House affirms calls for Trump whistleblower complaint

The House overwhelming passed a measure Wednesday urging the Trump administration to release the whistleblower complaint that has sparked scrutiny of President TrumpDonald John TrumpUPS, FedEx shut down calls to handle mail-in ballots, warn of 'significant' problems: report Controversial GOP Georgia candidate attempts to distance from QAnon Trump orders TikTok parent company to sell US assets within 90 days MORE's interactions with a foreign power.

The chamber passed the non-binding resolution in a 421-0 vote, with Republicans joining Democrats to request the administration hand over the document filed by a member of the U.S. intelligence community. Two lawmakers voted present.

The House measure had been amended to mirror the resolution that passed the Senate by unanimous consent on Tuesday. The vote Wednesday evening came as lawmakers began to receive information about the complaint.


The whistleblower complaint is expected to contain details on Trump’s interactions with Ukraine, with media reports indicating that it involves multiple incidents related to the president.

Democrats said they are looking to ensure the administration provides Congress with both the unredacted whistleblower complaint and an inspector general report surrounding the complaint.

"Once we pass this resolution, the [Director of National Intelligence] will be faced with the choice to honor his responsibility to help preserve the republic or break the law. This passed by unanimous consent in the Senate. Every member, Democratic and Republican, should pass this in the House,” Speaker Nancy PelosiNancy PelosiCongress exits with no deal, leaving economists flabbergasted Trump says he'll sign USPS funding if Democrats make concessions Pelosi calls Trump attacks on mail-in voting a 'domestic assault on our Constitution' MORE (D-Calif.) said on the floor.

“While we await the release of the full complaint, we reiterate our call for the release of the full transcript of the call between President Trump and Ukrainian president and reiterate our call to protect whistleblowers from retaliation. I urge a bipartisan vote to defend our national security and to protect our democracy.”

Lawmakers voted on the non-binding resolutions this week amid growing questions over Trump's July 25 phone call with Ukrainian President Volodymyr Zelensky, in which the president urged Ukraine to investigate former Vice President Joe BidenJoe BidenOn The Money: Economists flabbergasted after Congress leaves with no deal | Markets rise as the economy struggles | Retail sales slow in July Congress exits with no deal, leaving economists flabbergasted Trump touts NYC police union endorsement: 'Pro-cop all the way' MORE.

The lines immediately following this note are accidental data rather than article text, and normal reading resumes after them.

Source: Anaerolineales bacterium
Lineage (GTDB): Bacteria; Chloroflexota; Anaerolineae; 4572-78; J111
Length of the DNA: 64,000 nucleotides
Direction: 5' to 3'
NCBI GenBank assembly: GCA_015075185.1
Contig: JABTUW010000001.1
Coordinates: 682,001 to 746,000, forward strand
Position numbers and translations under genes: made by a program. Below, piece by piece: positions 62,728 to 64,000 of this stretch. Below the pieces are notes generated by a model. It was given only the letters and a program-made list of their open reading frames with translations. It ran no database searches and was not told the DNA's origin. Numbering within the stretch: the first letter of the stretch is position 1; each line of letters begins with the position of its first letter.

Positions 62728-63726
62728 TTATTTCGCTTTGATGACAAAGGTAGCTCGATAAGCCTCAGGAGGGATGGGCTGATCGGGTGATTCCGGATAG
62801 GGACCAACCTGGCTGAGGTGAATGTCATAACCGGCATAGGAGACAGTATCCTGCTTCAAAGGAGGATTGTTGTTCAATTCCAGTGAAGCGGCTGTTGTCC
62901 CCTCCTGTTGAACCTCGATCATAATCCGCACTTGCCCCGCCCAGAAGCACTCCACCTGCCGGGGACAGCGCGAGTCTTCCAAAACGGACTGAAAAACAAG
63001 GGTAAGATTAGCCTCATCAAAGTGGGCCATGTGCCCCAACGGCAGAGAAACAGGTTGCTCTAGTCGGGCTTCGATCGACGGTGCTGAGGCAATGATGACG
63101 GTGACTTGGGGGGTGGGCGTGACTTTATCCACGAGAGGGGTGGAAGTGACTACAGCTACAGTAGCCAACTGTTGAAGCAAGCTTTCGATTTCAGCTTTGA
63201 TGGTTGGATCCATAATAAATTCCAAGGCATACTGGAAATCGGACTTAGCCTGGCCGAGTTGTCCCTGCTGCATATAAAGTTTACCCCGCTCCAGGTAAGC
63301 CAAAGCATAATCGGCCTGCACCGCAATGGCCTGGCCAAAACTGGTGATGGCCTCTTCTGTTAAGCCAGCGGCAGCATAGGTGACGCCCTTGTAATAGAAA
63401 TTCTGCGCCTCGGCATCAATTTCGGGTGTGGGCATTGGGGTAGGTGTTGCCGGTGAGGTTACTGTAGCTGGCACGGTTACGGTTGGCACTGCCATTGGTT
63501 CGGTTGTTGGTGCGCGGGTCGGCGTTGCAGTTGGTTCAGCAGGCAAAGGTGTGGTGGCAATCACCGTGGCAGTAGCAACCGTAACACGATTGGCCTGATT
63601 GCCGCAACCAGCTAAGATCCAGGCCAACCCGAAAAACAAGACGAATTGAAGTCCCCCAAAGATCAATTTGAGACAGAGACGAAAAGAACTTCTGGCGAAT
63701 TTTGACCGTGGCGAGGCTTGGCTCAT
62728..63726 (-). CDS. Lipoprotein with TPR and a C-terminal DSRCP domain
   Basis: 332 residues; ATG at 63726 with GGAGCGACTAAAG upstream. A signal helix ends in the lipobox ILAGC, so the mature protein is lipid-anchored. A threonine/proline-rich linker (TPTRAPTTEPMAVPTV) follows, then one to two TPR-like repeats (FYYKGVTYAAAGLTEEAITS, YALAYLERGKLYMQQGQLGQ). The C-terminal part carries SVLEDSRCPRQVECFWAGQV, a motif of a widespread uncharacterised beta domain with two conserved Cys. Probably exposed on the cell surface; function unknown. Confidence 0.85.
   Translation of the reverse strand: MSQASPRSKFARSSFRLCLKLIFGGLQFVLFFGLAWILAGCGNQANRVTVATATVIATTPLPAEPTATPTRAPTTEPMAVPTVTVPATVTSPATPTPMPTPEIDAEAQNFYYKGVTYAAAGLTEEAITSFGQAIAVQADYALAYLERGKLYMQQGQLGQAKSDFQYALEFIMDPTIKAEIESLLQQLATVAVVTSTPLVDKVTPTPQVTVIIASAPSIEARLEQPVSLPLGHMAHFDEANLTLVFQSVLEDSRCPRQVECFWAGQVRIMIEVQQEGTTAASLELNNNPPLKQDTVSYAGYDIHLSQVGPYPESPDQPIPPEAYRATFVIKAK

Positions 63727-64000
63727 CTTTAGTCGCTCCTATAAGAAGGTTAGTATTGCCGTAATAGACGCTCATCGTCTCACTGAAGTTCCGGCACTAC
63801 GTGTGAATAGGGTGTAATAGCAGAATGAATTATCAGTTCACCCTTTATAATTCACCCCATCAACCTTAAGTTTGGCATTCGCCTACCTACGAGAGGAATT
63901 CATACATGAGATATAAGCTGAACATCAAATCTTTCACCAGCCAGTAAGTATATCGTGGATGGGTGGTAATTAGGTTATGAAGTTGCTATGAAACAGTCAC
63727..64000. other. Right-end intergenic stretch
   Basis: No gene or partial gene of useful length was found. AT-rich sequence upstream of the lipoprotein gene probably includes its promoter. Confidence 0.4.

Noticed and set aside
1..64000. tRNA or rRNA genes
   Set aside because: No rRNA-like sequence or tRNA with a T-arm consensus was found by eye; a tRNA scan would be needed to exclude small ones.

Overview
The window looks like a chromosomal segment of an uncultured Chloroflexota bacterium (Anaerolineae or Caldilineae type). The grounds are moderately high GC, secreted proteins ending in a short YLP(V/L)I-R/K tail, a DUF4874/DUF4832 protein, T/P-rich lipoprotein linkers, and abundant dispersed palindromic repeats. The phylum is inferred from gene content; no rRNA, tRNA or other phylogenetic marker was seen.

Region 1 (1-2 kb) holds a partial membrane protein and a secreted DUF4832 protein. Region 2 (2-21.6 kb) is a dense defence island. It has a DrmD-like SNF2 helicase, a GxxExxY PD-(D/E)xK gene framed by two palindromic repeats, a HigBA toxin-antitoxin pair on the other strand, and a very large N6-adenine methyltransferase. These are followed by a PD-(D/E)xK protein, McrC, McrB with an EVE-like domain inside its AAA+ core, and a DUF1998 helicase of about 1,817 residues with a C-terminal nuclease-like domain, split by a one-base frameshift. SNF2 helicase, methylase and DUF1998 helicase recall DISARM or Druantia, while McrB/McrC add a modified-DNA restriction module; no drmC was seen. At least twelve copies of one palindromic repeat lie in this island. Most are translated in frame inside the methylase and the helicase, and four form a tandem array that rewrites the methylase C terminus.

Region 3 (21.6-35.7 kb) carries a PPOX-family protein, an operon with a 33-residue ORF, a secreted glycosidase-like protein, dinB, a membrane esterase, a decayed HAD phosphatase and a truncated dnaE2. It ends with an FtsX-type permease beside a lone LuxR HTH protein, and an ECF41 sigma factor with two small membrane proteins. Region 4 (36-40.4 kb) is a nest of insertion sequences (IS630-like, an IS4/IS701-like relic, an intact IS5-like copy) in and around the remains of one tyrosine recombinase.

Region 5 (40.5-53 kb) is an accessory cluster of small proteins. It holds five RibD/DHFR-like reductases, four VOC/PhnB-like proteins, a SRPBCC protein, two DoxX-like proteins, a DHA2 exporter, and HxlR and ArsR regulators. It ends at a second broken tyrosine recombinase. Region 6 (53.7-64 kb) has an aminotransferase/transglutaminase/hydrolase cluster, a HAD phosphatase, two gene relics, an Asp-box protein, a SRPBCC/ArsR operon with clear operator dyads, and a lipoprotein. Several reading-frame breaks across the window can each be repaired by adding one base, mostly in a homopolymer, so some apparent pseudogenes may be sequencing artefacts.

Democrats have accused Trump of abusing his power by asking a foreign power to launch an investigation into Biden, a political rival who is the current frontrunner in the 2020 Democratic presidential primary.

The White House released a partial transcript of Trump's call with Zelensky on Wednesday morning, and a redacted version of the whistleblower report was expected to be made available to members of the House Intelligence Committee on Wednesday afternoon.

The memo released by the White House showed Trump urging Zelensky to speak with his personal attorney Rudy GiulianiRudy GiulianiTrump touts NYC police union endorsement: 'Pro-cop all the way' Feehery: Weak mayors destroy America's great cities Coronavirus concerns emerge around debates MORE about an investigation into Biden, and showed Trump telling the foreign leader that Attorney General William BarrBill BarrEx-FBI lawyer Clinesmith to plead guilty in Durham probe Barr says some results on probe into Russia investigation could be released before election Hillicon Valley: 'Fortnite' owner sues Apple after game is removed from App Store | Federal agencies seize, dismantle cryptocurrency campaigns of major terrorist organizations MORE would also be in touch with him.

Lawmakers formally called for the administration to release the whistleblower complaint one day after Pelosi announced that the House would move forward with a formal impeachment inquiry, with several Democrats arguing the partial transcript bolsters their case for impeachment.

While the measure received a sizable amount of GOP support on the floor, Republicans accused Democrats of politicizing the whistleblower complaint by calling for a formal impeachment inquiry before seeing all of the facts.

House Intelligence Committee Ranking Member Devin NunesDevin Gerald NunesSunday shows preview: White House, congressional Democrats unable to breach stalemate over coronavirus relief The Hill's Campaign Report: US officials say Russia, China are looking to sow discord in election The Hill's Morning Report - Presented by the Air Line Pilots Association - Negotiators 'far apart' as talks yield little ahead of deadline MORE (R-Calif.), one of Trump’s most vocal defenders in the lower chamber, questioned why lawmakers were voting on the measure when documents were being sent to the Intelligence Committee ahead of the vote.

“Madam Speaker, this complaint has given rise to fevered speculation and frenzied media reporting, much of which is based on the transcript of the president's phone call released today. It appears to be exaggerated, misleading, or outright false," he asserted.

"It's also serving as a linchpin of a long-standing attempt by the Democrats to impeach President Trump and finally, achieve their goal of overturning the results of the 2016 election,” he said during debate ahead of the vote. 

"So, therefore, we have to ask ourselves, why are we voting on a resolution that is asking for the very documents that are being sent over that are probably on their way right now, if they are not already here?"

Updated: 6:52 p.m.